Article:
Many Bolognesi grew up seeing this symbol around the city. Though many rumors surrounded the meaning and artist behind these figures and no one knew exactly what it meant, it definitely made them feel something. It represented something unspoken.
I met Peabrain at a rooftop birthday party on a deliciously warm night in Bologna. The wine was plentiful (you never show up without a gift and it’s usually a bottle of wine), the food delicious and all the Italian language flowing around me still undecipherable so early in my stay. My friend White Raven told me that there was a famous female graffiti artist there. I insisted that he point her out and take me to meet her. And oh yeah, he needed to tell her that I would not go away until she’d spoken to me. It was noisy and crowded and I didn’t understand her, but I needed at least her email, ya know? I had to get her story.
Mind always wandering in school, Monica Cuoghi started to draw first on the school desks and later her arms, as she was often scolded by her teachers. Her imagination always bore whimsical creatures with odd almond shaped faces, bodies and different parts of animals with wings.
After high school, she attended and graduated from Bologna’s Academy of Fine Arts with a thesis entitled ““Fluffy Cunt and Shaved Pussy Go To The Seaside”, made together with Simonetta Perlini. It was an edition of beautiful parts of blue movies, and black and white shootings of the city. It showed the societies squalor as opposed to the pink sweetness of the blue movie. It was spaced out by elementary-written sentences, most of them in a Dada style.”
At 21, Cane Cotto (cooked dog), well-known for his transcendent installations, city wall art and multi-dimensional artistic pieces, took Monica out for a night of painting on the walls of Bologna. From then on, she was hooked. She nicknamed herself Cervello di Pisello (Peabrain) and became completely enthralled with this new relationship between herself and the streets, sidewalks, buildings, walls and every possible surface of Bologna.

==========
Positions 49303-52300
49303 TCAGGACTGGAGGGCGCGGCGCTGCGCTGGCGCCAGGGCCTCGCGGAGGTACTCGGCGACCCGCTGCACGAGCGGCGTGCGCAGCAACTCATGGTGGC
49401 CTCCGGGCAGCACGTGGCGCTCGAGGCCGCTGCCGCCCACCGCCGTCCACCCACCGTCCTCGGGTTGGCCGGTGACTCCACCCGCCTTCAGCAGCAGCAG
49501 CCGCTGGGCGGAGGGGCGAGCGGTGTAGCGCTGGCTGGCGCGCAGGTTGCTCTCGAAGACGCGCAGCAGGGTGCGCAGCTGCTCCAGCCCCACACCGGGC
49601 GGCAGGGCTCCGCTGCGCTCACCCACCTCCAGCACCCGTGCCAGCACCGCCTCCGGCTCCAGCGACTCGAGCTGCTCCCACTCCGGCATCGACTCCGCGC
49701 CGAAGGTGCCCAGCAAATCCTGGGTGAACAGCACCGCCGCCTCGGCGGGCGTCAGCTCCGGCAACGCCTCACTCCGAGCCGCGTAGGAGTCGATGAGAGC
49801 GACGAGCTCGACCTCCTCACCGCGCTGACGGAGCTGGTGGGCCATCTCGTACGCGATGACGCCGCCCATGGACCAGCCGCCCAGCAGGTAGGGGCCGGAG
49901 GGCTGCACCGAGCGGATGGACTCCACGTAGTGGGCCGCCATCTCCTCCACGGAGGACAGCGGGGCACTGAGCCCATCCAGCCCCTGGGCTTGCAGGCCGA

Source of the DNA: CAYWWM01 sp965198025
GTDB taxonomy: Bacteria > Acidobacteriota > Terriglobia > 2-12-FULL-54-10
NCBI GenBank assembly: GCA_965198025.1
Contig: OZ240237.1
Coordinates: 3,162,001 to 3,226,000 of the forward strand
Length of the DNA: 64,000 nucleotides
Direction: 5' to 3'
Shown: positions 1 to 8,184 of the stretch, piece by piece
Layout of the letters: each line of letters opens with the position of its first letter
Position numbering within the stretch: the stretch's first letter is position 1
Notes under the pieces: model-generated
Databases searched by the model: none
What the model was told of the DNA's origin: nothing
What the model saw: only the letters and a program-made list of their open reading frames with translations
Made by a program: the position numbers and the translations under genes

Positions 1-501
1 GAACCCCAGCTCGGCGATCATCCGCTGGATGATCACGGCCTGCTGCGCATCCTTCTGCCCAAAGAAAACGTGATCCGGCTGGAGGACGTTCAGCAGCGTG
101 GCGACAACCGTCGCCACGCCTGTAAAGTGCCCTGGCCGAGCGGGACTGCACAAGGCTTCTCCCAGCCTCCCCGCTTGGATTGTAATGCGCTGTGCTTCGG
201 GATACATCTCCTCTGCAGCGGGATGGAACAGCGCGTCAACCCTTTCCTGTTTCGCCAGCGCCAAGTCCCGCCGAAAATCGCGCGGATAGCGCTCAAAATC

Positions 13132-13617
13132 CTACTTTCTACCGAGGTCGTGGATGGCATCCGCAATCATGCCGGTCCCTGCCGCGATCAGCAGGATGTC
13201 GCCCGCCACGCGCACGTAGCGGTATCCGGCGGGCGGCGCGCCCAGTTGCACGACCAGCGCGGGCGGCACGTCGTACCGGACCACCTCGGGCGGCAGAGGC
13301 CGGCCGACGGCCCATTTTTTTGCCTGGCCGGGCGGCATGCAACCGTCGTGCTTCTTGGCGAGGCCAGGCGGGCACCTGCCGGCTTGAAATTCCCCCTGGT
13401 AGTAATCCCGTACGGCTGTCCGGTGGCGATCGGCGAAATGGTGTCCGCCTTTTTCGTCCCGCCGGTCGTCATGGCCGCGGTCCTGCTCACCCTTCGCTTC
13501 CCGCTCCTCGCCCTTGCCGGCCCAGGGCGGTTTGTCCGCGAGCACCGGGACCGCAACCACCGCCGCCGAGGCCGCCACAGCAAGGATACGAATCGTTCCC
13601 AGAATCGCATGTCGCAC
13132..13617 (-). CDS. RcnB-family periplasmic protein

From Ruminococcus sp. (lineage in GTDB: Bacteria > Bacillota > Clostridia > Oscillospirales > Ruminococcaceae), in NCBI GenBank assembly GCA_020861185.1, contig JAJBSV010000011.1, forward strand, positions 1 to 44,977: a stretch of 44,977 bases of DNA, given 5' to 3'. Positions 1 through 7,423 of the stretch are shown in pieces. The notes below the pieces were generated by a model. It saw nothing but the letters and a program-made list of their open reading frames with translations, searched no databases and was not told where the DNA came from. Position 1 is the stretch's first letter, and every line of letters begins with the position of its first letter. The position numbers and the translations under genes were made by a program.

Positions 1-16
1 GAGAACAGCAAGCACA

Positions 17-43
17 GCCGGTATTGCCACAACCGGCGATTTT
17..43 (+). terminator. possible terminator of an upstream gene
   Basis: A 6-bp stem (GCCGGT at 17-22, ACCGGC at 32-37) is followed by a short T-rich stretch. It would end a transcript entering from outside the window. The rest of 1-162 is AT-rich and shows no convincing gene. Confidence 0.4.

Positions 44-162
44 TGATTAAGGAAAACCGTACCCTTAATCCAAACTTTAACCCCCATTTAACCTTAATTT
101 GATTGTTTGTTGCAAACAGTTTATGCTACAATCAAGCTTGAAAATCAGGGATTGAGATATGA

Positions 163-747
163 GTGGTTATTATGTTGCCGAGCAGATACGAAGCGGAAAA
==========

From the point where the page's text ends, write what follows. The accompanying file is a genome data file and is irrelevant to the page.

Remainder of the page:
“Writing on the walls is a visual ri-appropriation of the city, of our places, of sources of knowledge and congregation fellowship. Yes! To fight the hypocrisy of the clean and tidy surface, where people leave wakes of dirty thoughts, people who are loosing their conscience, who are only able to defend themselves with their appearance. (…) It’s Peabrain that has decided to arrive …”
Peabrain’s most well-known figure is that of a bird/goose. Why this figure? She feels as if this animal, among her others, chose her! Perhaps it was a figure from her Egyptian past life and she really loved how the long legs would eat up the large surfaces she chose as her canvas.
She has been able to exist solely in and for her art. In the past, Peabrain and Cane squatted warehouses and industrial parks so they could make art all day and every day. To them, squatting was at once art and civil disobedience in a fight against normalcy, but being proud and taking ownership of their city. And she has been fortunate enough to always have had respect in her area of passion.
Among painting the walls of the city, creating thought provoking installations and inspiring those to think and grow with her art, Peabrain (along with her partner in crime, Cane Cotto) have also had many exhibitions of work in really unexpected places.
Peabrain, being on a whole other planet of consciousness than I, was kind enough to answer some of my everyday ‘ole mundane questions.